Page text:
+ Tobias 2. # De Sept. Gradib. Eccles. inter Opera S. Hieron,
with his own hands. The assistants desired to spare his old age from such an office, but he persisted. Laying aside his ecclesias. tical cloak, he went into the grave to receive the body, placed it down, and then covered it with earth.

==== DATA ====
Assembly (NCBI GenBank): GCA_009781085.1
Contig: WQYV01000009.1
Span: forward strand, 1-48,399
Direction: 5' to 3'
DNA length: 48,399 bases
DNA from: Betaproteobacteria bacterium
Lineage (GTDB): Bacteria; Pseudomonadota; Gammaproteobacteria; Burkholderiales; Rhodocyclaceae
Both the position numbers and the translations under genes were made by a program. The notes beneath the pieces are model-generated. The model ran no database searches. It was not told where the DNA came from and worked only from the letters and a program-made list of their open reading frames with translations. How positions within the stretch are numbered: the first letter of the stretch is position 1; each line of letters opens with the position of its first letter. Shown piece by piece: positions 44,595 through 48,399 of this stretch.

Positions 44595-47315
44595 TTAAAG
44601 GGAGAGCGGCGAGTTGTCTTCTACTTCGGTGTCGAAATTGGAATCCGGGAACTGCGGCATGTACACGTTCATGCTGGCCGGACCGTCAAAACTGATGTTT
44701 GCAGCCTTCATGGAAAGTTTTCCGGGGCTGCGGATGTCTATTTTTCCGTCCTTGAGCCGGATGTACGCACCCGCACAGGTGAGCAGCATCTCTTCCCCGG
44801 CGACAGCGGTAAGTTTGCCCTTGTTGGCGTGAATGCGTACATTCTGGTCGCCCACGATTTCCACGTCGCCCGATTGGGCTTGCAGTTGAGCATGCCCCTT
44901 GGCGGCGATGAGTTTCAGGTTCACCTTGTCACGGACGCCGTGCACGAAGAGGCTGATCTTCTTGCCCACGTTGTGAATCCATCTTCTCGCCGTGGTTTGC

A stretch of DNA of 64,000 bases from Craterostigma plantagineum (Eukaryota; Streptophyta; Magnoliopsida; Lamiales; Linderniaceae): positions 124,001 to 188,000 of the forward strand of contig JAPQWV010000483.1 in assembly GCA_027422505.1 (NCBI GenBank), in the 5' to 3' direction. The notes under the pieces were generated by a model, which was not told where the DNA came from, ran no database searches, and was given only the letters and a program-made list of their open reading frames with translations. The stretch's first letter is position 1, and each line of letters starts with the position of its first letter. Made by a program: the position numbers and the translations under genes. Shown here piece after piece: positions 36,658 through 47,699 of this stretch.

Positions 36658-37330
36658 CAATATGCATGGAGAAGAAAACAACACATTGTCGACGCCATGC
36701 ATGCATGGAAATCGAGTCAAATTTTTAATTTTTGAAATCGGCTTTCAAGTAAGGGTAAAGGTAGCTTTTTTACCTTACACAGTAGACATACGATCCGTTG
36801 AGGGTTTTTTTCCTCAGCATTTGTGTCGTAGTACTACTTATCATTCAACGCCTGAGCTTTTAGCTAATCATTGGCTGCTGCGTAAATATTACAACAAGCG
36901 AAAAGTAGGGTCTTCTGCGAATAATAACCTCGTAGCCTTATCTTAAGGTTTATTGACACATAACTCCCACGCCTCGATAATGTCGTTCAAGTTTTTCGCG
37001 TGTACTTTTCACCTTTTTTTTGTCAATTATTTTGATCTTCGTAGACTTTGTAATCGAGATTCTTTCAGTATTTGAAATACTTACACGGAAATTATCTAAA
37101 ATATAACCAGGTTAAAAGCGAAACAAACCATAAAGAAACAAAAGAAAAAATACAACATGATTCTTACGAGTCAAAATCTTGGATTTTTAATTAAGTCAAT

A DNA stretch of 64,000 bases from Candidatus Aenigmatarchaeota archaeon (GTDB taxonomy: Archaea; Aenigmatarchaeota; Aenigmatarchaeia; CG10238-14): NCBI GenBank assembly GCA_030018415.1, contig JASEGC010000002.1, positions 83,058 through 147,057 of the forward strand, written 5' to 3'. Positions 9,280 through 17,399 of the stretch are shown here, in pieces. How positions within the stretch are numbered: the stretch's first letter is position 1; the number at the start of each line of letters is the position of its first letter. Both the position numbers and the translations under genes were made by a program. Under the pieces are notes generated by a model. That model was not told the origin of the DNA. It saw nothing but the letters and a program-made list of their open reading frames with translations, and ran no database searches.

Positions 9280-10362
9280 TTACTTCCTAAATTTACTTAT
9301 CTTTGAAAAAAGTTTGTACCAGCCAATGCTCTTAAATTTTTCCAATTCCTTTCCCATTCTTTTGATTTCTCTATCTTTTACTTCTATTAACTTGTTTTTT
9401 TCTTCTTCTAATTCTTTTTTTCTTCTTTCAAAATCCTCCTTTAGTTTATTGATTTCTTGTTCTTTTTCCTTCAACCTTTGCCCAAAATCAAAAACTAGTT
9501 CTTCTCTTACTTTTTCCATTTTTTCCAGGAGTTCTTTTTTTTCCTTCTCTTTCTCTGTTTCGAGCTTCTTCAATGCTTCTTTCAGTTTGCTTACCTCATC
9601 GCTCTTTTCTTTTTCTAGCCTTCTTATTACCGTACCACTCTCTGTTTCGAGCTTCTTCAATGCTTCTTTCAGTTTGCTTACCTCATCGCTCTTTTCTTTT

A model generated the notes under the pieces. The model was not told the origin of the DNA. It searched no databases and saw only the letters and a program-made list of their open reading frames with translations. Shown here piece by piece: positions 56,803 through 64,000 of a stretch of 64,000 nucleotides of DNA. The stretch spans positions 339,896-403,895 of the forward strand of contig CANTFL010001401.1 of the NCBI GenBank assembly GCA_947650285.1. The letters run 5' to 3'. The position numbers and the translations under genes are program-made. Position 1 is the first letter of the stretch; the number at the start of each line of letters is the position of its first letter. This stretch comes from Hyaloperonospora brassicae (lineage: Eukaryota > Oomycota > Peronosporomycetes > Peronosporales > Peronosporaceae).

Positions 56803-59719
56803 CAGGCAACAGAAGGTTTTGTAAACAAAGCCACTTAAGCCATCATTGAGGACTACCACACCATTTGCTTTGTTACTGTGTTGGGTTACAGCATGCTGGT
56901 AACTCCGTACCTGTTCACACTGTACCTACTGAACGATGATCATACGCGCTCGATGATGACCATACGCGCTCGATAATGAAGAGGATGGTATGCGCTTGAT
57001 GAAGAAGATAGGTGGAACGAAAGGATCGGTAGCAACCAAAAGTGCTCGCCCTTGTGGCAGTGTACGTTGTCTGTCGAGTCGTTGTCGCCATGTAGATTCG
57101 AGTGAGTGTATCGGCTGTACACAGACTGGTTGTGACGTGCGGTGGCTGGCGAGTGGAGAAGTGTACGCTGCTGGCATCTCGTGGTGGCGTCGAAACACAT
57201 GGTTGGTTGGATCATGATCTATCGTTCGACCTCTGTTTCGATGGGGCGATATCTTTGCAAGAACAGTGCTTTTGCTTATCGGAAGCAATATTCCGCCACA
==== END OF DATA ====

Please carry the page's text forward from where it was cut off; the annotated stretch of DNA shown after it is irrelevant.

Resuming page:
To provide ground for the dead, instead of being a money speculation as at present, a last but most useful resource, is with those who are under the influence of Catholicism a work of charity. To purchase a cemetery for Christians was one of the causes which justified the sale of the sacred vessels of the Church, to relieve the poor from famine and to redeem captives being the other two cases required by the Fathers *. Štowe relates, that in the year 1849 Sir Walter Manny“ purchased thirteen acres and a rod of ground adjoining to No Man's Land, and lying in a place called Spittle-cross, because it belonged to St. Bartilmewe's hospital, since that called the New Church haw, and caused it to be consecrated by the bishop of London to the use of burials. In consideration of the number of Chris. tian people here buried, the said Sir Walter Manny caused first a chapel to be built, where for the